Chileheads of the world, unite!

Just got the pepper list from the gang; didn’t really need it myself – When we were up the other week, Grant asked, “Wanna come look at the peppers?”
Answer; do bears poop behind trees?

I nosed all through the little buggers, and I promise you, they are magnificent and we are gonna have a ball with them. Gonna just publish the list here in a sec, but a few words first: We LOVE chiles and peppers, and we want you to also! We are gonna do a good few entries on chiles covering cooking with fresh, preserving, using for spicing and anything else we can think of or you ask until we exhaust the topic, (FAT chance!)

OK, so for now, the list, and then onward and upward in a little bit!


We grow all of the major types of peppers, but there are many more varieties in each category than we could ever grow. There is a lot of variation in flavors, texture, thickness and thinness of walls, heat, etc. If you are not familiar with a particular type of pepper, start by tasting a small piece raw. Then consider various uses (suggested below) and sauté a small piece to judge texture, flavor, and toughness of skin for the use you have in mind.

About HOT Peppers:
Capsaicin is what gives chiles their heat. Pepper hotness is rated in Scoville Units or the Heat Scale. The Scoville scale is somewhat subjective, and rates peppers in multiples of 100. The Heat Scale is determined by HPLC (high-pressure liquid chromatography). But—and most important to the cook—heat can vary widely within any category of chile due to variety, growing conditions, etc. and the amount of heat in a pod can vary from pod to pod on the same plant! Always taste your hot chiles first and adjust accordingly. Remember, you can always add more!

Although we equate hot peppers with Mexican cuisine, you can use them with many other types of cooking such as Cajun, Indian (think hot curry), Chinese, and South Asian.

What to do if a chile is too hot to use in a particular recipe?

Removing the placental tissue (seeds and those white inner membranes) will reduce the heat considerably. If you are using with tomatoes, increase the amount of tomato products. Add sour cream or yogurt. Soak the chiles in salted ice water before using. Add Bell peppers.

What to do if you’ve already eaten something too hot?
The absolute best solution is to immediately eat dairy products such as sour cream, yogurt, or ice cream. Starchy foods such as bread or potatoes will also dilute or absorb the capsaicin. In India you will find bananas on the table to quench the fire of curry. And if you drink enough beer or margaritas, you won’t care how hot the chiles are!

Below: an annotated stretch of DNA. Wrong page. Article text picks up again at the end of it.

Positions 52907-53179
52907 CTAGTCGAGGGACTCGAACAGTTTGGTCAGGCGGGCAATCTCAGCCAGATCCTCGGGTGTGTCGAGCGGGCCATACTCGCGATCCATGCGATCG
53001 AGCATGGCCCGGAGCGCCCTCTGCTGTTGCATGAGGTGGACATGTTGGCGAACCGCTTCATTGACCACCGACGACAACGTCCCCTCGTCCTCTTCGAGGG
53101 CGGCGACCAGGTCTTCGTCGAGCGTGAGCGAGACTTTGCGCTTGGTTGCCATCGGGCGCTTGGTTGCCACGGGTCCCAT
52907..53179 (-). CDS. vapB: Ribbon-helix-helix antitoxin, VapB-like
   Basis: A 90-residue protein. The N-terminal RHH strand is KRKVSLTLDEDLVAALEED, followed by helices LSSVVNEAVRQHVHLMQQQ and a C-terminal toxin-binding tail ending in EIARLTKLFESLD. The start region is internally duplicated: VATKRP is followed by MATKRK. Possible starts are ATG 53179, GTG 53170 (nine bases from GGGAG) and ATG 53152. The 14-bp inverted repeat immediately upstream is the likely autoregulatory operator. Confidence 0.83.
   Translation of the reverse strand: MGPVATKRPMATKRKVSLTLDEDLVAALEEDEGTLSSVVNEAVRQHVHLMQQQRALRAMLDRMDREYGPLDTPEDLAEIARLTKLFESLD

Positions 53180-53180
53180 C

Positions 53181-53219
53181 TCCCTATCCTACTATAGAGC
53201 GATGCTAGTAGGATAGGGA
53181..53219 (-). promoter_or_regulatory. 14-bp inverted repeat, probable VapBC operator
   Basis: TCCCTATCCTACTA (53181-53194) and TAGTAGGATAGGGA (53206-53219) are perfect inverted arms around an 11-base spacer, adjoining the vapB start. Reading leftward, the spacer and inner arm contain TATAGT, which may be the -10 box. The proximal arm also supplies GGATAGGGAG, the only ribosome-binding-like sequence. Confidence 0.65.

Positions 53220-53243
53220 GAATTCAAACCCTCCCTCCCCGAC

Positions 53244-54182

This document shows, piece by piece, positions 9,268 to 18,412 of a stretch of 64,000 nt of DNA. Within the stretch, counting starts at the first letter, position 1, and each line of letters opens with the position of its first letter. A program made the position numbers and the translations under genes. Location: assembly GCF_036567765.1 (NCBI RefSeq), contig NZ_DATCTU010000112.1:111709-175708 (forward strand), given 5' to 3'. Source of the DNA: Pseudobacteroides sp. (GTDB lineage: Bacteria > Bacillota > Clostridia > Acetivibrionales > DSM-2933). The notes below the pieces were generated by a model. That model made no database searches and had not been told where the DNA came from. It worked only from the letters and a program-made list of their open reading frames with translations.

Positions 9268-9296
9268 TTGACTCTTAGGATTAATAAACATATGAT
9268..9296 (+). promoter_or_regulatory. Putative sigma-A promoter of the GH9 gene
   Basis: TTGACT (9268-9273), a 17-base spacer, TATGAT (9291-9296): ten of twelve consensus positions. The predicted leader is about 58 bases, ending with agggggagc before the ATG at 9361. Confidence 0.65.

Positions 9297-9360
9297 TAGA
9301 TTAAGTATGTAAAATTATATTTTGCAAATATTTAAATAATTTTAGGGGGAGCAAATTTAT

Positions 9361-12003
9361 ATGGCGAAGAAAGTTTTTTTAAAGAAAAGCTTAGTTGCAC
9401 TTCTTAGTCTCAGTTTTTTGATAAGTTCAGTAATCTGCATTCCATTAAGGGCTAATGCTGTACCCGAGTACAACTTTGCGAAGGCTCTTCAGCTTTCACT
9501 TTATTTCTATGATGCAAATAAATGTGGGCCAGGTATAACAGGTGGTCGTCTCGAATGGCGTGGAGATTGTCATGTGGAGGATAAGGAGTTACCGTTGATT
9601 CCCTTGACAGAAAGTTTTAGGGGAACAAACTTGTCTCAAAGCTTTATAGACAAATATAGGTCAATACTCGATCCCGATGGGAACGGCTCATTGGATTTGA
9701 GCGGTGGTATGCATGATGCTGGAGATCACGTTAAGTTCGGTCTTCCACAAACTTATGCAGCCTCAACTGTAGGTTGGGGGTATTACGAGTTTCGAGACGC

The worst thing to do: drink water. It will only spread the capsaicin around in your mouth. Water does not dilute the hotness of capsaicin!


Always wear gloves when preparing very hot chiles, such as Habaneros, Serranos, or even Jalapenos. You can get a very bad burn from hot chiles and you can also spread the capsaicin to your eyes or things such as doorknobs and switches.

If you do get capsaicin on your hands, rubbing with oil (not water) will help the most, as capsaicin is oil soluble.

Most hot chiles will cool down a bit after cooking, pickling, or melding into a dish. If you add some minced Jalapeno to cold slaw, for example, you may want to taste it again before serving to see if you want to add more.

Most New Mexican varieties and sometimes Ancho/Poblanos are peeled before being used in cooked recipes. You can blister the skin over a gas flame on your stove, over a grill, or in a broiler. Blister then all over. A little charring is fine, but don’t let them blacken too much. Wrap in a damp towel and let steam for a few minutes. If you want them to be crisper and less cooked, put them in cold water right away. You can peel the skins off by rubbing with your hands or the blunt side of a knife. Don’t worry about getting every little bit of the skin off—a little smoky charred flavor tastes great. You can then freeze them for future use. This is also a good way to prepare Sweet Italians, or even Bells. After you’ve removed the skin, cut into pieces and freeze in olive oil for a great appetizer with crackers.

You can freeze bell peppers or smaller hot chiles very easily. Just wash small chiles and freeze whole. Chop bell peppers, freeze on a cookie sheet and then transfer to a freezer bag.

All peppers pickle well. Check out any pickling/canning book.

You can use chiles in vinegars or make chile oil. The uses for peppers are endless!



Various kinds, most are sweet with no pungency at all. We grow kinds that are green, light green, red, brown (aka “chocolate”), orange, yellow, cream, purple, and multicolored. You undoubtedly already know how to use these.

Sweeter than most bells, even in the green stage, and without the aftertaste that most bells have. They are generally more elongated than bells, with a tapered end, and have a nice thick flesh. The candy of sweet peppers! They start out green and turn red, yellow, or orange as they ripen. They are rarely found in supermarkets.